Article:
Along with this idea, let's introduce some sense into the locations where you find things. Far too many games seem to get all the puzzles created and then the objects needed to solve those puzzles strewn about the map at random. Why is there a wrench in the kitchen? Why is there a flask of acid in the bedroom? Invent reasons for why things are where they are. Put a leaky faucet in the kitchen, explaining the wrench. Or put things in places that make sense. A wrench in the toolshop, acid in the laboratory.

The cardinal sin in initial descriptions is doing this for NPCs. How boring is it if everytime Jack is in the room and you issue a Look, you get: "You can see Jack here."

It doesn't take much to change the game to make it look like so much more than just the standard library with some rooms tacked on. Even a simple:

Jack is lounging against the sofa here, looking bored.

does wonders for adding realism to the game.

Preferred is doing a switched random(x) statement of some kind, so Jack does slightly different things every time the player issues Look.


Lots of games break their mimesis through deliberate and forced injection of the author's voice. One example I saw recently makes tantalising references to:

... but what exactly is it for? Only the game author knows!!!

upon examining an object.

Or, worse yet, upon trying to attack an NPC:

If you keep trying to do stupid things like this, I will find you and kill you personally.

This was not said by the NPC, but by the game itself. For me, nothing pulls me right out of the environment of a game worse than this.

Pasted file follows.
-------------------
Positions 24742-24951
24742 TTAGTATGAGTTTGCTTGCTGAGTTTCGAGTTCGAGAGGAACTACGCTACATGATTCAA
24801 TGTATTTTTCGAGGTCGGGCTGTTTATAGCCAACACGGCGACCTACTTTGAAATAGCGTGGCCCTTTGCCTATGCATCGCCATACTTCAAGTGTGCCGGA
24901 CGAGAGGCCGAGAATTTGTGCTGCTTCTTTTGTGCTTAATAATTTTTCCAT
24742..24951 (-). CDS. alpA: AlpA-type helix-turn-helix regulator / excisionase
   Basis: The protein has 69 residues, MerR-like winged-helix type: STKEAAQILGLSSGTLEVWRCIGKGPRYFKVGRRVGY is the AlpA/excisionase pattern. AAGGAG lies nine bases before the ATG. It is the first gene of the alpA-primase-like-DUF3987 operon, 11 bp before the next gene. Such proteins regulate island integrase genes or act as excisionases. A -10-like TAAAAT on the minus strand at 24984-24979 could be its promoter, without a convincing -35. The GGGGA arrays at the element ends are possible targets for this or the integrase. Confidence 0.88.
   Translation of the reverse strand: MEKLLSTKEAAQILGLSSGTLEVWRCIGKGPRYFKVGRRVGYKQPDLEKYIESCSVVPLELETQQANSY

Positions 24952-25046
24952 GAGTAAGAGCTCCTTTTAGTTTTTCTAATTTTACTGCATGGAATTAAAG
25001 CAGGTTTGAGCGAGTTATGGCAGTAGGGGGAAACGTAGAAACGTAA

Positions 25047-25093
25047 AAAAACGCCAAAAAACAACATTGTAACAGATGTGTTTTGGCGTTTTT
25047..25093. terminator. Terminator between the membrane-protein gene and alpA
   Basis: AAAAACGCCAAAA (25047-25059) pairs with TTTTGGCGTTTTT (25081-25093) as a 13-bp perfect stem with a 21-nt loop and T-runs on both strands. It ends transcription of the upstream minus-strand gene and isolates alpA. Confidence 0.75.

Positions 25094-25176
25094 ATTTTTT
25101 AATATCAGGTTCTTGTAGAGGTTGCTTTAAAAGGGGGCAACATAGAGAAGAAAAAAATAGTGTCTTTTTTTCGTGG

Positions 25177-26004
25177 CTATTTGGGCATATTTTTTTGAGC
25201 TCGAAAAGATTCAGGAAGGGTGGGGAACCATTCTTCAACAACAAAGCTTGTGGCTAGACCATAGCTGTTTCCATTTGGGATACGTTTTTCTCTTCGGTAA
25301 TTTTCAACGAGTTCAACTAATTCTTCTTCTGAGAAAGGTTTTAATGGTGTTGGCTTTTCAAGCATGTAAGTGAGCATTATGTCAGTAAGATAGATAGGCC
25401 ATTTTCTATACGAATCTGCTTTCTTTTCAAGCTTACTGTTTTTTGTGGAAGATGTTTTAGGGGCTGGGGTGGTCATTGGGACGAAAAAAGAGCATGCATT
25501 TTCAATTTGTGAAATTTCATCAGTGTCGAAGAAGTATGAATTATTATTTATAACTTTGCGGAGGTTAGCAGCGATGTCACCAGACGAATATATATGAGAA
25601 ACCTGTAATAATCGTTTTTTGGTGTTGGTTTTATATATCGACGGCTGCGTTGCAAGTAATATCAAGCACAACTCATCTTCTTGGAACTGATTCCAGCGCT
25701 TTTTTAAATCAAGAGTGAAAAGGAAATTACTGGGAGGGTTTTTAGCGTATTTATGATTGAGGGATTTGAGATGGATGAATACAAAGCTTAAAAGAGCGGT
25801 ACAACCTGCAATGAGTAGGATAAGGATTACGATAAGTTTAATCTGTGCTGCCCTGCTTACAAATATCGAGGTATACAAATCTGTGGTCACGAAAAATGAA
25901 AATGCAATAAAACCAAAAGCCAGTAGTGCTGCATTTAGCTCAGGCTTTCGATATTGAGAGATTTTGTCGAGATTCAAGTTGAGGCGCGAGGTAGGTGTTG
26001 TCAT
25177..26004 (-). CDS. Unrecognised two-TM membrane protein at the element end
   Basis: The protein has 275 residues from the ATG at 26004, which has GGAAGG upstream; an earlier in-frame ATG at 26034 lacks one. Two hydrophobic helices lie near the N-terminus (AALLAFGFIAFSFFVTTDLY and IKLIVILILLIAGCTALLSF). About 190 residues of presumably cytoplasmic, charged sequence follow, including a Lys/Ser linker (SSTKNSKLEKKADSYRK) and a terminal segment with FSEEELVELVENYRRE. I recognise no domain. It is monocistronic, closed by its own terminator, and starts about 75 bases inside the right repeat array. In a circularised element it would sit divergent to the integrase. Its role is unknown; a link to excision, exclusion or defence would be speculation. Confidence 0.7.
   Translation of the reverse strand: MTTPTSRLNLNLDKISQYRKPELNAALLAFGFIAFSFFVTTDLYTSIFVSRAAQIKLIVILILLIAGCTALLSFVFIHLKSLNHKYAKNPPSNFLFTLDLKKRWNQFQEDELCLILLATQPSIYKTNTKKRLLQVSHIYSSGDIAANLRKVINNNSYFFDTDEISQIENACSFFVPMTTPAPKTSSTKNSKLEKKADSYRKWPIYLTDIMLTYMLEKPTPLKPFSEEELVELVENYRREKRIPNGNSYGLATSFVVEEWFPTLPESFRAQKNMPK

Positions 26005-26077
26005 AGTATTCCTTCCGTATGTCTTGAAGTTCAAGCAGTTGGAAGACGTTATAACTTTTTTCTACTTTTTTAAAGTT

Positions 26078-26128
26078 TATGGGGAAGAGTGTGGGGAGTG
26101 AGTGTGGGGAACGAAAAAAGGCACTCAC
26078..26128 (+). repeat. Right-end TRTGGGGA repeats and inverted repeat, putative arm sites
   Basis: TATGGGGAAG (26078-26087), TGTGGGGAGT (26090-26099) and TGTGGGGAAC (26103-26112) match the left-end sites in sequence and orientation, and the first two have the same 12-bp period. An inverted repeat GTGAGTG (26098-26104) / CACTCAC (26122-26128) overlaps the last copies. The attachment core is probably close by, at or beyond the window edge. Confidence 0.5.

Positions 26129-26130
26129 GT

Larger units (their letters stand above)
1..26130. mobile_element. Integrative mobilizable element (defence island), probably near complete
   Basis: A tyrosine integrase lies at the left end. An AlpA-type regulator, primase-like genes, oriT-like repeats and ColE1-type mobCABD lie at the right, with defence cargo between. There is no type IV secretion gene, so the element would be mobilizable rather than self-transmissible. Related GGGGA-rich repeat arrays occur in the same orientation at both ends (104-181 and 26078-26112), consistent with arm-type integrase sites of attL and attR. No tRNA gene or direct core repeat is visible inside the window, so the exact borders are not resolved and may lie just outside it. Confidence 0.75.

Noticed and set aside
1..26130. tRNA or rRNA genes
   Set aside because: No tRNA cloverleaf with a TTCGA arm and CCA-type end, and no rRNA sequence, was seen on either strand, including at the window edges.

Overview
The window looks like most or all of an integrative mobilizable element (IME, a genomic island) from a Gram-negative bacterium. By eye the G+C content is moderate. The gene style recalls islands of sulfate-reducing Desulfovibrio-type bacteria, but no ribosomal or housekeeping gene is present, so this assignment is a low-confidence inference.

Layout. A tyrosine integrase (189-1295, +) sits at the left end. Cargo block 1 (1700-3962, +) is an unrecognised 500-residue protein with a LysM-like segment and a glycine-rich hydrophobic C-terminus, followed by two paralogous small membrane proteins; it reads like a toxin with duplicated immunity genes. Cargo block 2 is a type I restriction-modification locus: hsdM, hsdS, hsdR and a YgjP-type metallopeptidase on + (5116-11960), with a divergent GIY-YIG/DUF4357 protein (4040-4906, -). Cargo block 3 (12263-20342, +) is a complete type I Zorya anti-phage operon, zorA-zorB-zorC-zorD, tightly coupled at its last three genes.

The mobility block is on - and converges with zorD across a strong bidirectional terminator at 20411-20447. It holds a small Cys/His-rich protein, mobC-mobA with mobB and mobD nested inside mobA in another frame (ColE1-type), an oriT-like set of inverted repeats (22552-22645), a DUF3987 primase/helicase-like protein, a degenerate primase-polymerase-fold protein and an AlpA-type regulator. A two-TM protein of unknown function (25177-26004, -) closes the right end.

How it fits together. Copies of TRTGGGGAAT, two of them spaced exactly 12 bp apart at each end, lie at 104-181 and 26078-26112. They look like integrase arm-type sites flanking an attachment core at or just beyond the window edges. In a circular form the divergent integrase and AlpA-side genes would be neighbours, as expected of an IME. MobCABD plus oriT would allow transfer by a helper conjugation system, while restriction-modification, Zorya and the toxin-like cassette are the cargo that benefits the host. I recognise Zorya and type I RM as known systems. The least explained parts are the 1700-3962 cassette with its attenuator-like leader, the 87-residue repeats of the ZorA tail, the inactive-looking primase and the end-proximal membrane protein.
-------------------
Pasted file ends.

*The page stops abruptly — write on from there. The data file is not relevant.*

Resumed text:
There are also incongruities of technology and culture, say where a dungeon contains a copy of a modern magazine, or a modern naval vessel has, for some inexplicable reason, a 150' tall wooden mast.

There may be artistic reasons for doing this sort of thing, say in a game involving time travel or some sort of really warped technological world, or a certain freedom in a laissez-faire world of fantasy like the Zork or Enchanter series.

However, if you're trying to write a game with a consistent setting, make sure you understand the level of technology appropriate to the setting.


Trapping actions in order to disallow them and provide the "correct" syntax. This one really annoys me. When I type a sequence of commands in an IF-game, I can understand if they don't have the right effect. But if I type:

You can see a rug here.

> sit on rug
Psst, try STAND ON RUG instead


You can see a cannon here.

> put cannonball in cannon

I get extremely irritated knowing that the author anticipated my typing the "wrong" phrase, obviously knows what I wanted to do (because he suggests the proper phrase), but doesn't bother to do the right thing for me.

If you're going to bother to catch the alternate way of phrasing the action, and tell me the correct one, why not just have the "incorrect" one work, and keep quiet about it?


NPCs that do nothing unless the magic words are said to them e.g.:

You are in the queens torcher
chamber. Baldrick is running
around and screaming let me
out let me out!!! he's in prison
for meeting the queen the
other day then he didnt bow to
her. So she told him to and
he did but not low enough!!!

You can see a Lord Blackadder here.

> ask blackadder about baldrick
There is no reply.

> ask blackadder about queen
There is no reply.

> blackadder, tell me about baldrick
There is no reply.

> talk to blackadder
That Baldrick is going crazy!!! We
have to find a way to get out of here
and YOU have to do it."

At the minimum, give your NPCs a default response to Ask and Tell. Personally, I don't like the "I don't know anything about that." type of response. That clearly says to me, as a player, "Here's a hole in the game." I prefer something like "You're busy worrying about that when we've got to escape this prison cell?" Something that works in the context of the game, and the context of the NPC, and why they're there with the player.